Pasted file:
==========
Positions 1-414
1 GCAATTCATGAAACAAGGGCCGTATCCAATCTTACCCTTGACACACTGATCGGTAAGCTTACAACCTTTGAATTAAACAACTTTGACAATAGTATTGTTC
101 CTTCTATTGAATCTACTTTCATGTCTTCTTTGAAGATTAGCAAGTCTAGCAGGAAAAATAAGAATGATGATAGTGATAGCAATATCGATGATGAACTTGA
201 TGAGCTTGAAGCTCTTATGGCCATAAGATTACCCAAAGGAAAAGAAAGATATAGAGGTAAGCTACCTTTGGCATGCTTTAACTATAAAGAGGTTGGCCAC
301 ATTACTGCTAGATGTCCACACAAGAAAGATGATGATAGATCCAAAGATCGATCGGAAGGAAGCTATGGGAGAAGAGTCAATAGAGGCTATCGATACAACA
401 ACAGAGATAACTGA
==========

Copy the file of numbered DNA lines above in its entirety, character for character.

Positions 1-414
1 GCAATTCATGAAACAAGGGCCGTATCCAATCTTACCCTTGACACACTGATCGGTAAGCTTACAACCTTTGAATTAAACAACTTTGACAATAGTATTGTTC
101 CTTCTATTGAATCTACTTTCATGTCTTCTTTGAAGATTAGCAAGTCTAGCAGGAAAAATAAGAATGATGATAGTGATAGCAATATCGATGATGAACTTGA
201 TGAGCTTGAAGCTCTTATGGCCATAAGATTACCCAAAGGAAAAGAAAGATATAGAGGTAAGCTACCTTTGGCATGCTTTAACTATAAAGAGGTTGGCCAC
301 ATTACTGCTAGATGTCCACACAAGAAAGATGATGATAGATCCAAAGATCGATCGGAAGGAAGCTATGGGAGAAGAGTCAATAGAGGCTATCGATACAACA
401 ACAGAGATAACTGA